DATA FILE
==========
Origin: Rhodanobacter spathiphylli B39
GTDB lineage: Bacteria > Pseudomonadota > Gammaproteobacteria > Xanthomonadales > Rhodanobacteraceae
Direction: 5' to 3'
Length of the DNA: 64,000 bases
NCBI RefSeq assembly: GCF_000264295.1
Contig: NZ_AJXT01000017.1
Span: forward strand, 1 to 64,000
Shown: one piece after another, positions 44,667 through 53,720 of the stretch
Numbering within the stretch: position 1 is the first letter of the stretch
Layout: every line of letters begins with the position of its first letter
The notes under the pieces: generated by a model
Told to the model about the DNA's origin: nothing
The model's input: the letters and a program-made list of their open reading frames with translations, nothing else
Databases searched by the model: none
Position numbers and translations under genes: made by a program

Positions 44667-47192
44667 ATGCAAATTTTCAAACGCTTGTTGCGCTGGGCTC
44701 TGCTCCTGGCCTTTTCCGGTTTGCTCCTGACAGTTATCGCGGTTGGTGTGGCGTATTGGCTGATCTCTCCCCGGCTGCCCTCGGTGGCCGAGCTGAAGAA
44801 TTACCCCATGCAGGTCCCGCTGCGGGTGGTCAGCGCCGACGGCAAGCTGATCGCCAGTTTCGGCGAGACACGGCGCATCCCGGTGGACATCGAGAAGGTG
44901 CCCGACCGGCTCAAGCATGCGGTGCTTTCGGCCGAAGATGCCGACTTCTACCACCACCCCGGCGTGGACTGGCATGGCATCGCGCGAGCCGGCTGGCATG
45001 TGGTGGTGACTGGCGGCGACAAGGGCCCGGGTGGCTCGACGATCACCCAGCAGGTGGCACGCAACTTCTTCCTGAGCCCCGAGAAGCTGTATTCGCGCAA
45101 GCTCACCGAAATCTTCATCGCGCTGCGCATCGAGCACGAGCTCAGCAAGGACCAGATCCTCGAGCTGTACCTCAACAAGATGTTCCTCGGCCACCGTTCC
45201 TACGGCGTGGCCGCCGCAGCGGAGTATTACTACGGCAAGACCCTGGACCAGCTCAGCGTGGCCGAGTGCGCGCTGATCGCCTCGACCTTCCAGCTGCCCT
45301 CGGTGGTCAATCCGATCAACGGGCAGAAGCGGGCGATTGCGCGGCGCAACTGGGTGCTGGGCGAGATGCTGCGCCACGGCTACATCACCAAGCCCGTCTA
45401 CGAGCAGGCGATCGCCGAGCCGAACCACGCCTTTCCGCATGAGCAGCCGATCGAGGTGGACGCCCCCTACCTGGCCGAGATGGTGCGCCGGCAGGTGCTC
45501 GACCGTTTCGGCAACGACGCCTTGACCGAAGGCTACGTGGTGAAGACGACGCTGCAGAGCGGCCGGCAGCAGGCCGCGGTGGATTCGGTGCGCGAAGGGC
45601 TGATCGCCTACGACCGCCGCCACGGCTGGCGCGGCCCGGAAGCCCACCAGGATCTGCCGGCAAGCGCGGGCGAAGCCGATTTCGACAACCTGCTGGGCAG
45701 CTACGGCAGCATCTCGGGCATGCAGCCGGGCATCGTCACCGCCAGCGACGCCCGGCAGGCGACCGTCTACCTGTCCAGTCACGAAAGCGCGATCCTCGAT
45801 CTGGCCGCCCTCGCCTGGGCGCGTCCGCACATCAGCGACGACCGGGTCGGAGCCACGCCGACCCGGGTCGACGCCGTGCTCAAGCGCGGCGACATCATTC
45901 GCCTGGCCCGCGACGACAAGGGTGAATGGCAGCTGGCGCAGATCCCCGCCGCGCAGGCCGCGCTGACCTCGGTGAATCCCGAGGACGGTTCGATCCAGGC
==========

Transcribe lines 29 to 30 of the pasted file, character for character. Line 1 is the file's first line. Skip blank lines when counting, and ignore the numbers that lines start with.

45801 CTGGCCGCCCTCGCCTGGGCGCGTCCGCACATCAGCGACGACCGGGTCGGAGCCACGCCGACCCGGGTCGACGCCGTGCTCAAGCGCGGCGACATCATTC
45901 GCCTGGCCCGCGACGACAAGGGTGAATGGCAGCTGGCGCAGATCCCCGCCGCGCAGGCCGCGCTGACCTCGGTGAATCCCGAGGACGGTTCGATCCAGGC